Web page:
carding wool at Holdaway's carding
machines and the new Woollen Mills,
thus helping to make and increase


the industries of the growing town.
In the "move" from Salt Lake City
in 1858 he was a prominent worker,
and through many nights of that
perilous time he stood guard. Through
his liberal contributions the emigra-
tion funds were often swelled, though
his mother, the dearest emigrant to
him, did not live to use the means
he provided for her journey to Zion.
Through the long years that have
followed those pioneer days, whether
years of adversity or of prosperity.
Brother Watson and his devoted help-
mates, Sisters Jane and Maggie, with
one accord have held open their
hearts and their home for the poor
that need aid and the distressed that
need comfort. Their home has al-
ways been a home for the widow and
the orphan and many such have found
shelter therein. When the books are
opened before the Eternal Judge,
Andrew Watson shall not lack for
the good testimony of men and of
angels. The Father will surely say,
"Good and faithful servant, enter
thou into my rest."

GILL ISP IE. Alexander, Bishop and
Patriarch in the Utah Stake of Zion,
was born March 12, 1830, at Redding,
Stirlingshire, Scotland, the son of
George and Agnes Gillispie. He re-
moved with his parents to Fifeshire,
where his father died, and the boy
went to work in coal mines at eight
years of age. Becoming a convert
to "Mormonism" he was baptized
April 4, 1847, by Priest Andrew Young
and confirmed April 7, 1847, by Elder
Wm. A. McMaster, in the Dunfermline
brancht. In the summer of 1848 he
was ordained a Priest and in Novem-
ber, 1849, he was ardained an Elder
and presided over the Lochgallie
branch in 1860 and 1861. In the lat-
ter year, 1861, he emigrated to Utah,
with his family (having married Ma.ry
MicKinley, Feb. 11, 1849). While
crossing the Atlantic in the ship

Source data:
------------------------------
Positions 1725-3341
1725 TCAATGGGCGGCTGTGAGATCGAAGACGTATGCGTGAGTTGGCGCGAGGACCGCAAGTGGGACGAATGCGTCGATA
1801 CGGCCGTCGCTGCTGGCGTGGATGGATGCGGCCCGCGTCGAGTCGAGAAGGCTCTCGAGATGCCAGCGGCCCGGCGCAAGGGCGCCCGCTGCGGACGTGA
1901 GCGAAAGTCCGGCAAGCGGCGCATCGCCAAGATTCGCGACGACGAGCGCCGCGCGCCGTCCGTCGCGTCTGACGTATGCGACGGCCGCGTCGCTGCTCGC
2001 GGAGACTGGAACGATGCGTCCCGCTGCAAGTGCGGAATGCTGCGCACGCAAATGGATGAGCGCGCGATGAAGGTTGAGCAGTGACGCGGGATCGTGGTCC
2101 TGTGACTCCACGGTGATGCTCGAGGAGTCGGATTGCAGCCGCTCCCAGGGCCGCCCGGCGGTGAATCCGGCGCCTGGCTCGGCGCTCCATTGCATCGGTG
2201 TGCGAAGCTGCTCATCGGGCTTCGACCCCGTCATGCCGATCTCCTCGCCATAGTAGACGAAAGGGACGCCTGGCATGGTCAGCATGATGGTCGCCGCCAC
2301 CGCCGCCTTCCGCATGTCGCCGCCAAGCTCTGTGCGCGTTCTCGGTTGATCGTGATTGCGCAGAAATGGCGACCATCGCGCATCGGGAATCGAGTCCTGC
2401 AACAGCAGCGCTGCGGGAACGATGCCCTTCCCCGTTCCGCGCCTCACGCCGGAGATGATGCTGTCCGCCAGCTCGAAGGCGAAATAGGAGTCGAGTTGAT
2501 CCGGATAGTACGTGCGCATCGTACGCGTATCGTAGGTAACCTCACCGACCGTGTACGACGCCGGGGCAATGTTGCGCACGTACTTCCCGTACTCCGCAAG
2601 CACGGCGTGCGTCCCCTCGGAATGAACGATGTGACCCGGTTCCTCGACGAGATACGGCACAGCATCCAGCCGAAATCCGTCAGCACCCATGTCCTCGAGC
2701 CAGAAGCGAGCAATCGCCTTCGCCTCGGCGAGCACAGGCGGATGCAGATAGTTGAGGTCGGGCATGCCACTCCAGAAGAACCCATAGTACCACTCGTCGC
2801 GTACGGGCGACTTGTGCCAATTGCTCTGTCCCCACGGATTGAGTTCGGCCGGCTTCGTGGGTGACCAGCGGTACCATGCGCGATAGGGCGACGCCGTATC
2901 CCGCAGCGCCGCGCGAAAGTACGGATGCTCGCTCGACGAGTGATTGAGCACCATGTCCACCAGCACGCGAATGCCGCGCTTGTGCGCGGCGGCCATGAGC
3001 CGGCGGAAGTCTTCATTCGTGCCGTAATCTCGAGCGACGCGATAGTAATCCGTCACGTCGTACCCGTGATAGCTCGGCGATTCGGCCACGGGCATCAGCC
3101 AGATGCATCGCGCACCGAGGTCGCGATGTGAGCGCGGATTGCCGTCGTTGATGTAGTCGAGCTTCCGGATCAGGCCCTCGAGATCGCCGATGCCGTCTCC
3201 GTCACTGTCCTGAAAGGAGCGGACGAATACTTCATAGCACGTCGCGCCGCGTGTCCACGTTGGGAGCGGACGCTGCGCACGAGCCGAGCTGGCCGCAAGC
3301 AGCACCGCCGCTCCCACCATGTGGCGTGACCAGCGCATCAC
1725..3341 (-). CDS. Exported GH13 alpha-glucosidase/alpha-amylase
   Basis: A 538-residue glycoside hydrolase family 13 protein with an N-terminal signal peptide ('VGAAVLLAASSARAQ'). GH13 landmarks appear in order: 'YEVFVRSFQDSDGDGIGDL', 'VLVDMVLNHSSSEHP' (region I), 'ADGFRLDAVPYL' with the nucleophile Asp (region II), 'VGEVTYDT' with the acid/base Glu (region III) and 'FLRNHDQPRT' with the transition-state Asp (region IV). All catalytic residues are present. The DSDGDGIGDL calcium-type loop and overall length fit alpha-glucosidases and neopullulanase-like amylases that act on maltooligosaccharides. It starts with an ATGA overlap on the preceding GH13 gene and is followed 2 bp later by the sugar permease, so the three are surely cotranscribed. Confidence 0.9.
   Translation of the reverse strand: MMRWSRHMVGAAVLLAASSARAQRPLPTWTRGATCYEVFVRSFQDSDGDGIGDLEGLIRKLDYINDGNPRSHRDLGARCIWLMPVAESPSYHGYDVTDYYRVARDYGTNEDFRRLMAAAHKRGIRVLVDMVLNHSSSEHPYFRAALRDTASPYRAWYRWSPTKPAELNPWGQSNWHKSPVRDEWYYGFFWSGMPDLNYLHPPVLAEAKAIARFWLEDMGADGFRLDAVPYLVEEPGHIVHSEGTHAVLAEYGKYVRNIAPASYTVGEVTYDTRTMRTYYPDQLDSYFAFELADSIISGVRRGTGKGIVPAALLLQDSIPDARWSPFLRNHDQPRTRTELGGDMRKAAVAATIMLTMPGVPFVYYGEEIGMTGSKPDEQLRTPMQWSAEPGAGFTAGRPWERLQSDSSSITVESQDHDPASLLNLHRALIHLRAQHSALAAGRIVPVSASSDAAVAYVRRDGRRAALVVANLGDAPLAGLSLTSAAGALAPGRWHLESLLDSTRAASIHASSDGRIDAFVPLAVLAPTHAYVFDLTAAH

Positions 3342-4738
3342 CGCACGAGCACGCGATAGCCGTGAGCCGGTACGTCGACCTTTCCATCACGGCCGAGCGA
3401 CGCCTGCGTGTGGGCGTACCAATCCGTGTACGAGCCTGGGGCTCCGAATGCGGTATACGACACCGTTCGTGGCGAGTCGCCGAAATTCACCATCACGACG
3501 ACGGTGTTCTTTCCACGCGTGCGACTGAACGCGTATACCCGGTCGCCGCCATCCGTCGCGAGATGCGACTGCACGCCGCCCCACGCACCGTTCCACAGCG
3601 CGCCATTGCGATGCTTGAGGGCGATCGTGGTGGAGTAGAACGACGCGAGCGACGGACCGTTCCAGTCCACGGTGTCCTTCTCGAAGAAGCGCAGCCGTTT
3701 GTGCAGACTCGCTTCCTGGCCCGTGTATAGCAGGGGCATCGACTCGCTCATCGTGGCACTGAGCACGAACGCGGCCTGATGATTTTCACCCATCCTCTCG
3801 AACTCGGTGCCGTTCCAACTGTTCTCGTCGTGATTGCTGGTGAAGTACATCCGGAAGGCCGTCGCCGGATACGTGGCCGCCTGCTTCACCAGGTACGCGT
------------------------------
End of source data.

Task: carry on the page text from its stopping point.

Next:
"Underwriter" their little twenty-one

months old daughter died. They
crossed the plains in Captain Homer
Duncan's company, which arrived in
Salt Lake City Sept. 13, 186J, and
located at once in Provo, where Elder
Giilispie resided most of the time
until his death. He labored a3 a
Ward teacher, was ordained a Sev-
enty Feb. 19, 1862 (becoming a mem-
ber of the 45th quorum of Seventy),
and served as a member of the city
council of Provo. He worked in the
Temple quarry, Little Cottonwood
canyon, Salt Lake county, fourteen

years, getting out rock for the Salt
Lake Temple. After his return to
Provo in 1887, he labored as a Ward
teacher, and was chosen one of the
presidents of the 45th quorum of
Seventy, and when the Pleasant View
Ward was organized Jan. 18, 1891, he
was chosen as Bishop of the new
Ward, in which capacity he labored
fourteen years. Under his Bishopric
a meeting house was built and the
grounds surrounding it planted with
trees. Failing health caused him to
sell his farm and house and remove
to Provo in March, 1905. There, on
April 16, 1905, he was ordained a Pa-
triarch by Pres. Joseph F. Smith, and
he died at Provo of general debility
Aug. 14, 1908.


BEAN, James William, Stake ec-
clesiastical clerk of Utah Stake, Utah,
and a High Councilor, was born Nov.
19, 1853, at Provo, Utah county, Utah,
the son of James A. Bean and Harriet
C. Fawsett. He was baptised in
Provo about 1862; ordained an Elder
in 1874; ordained a Seventy March
12 ,1875, by John E. Booth, and or-

da:ned a High Priest Dec. 28, 1888,
by David John. The following is
from Brother Bean's own pen: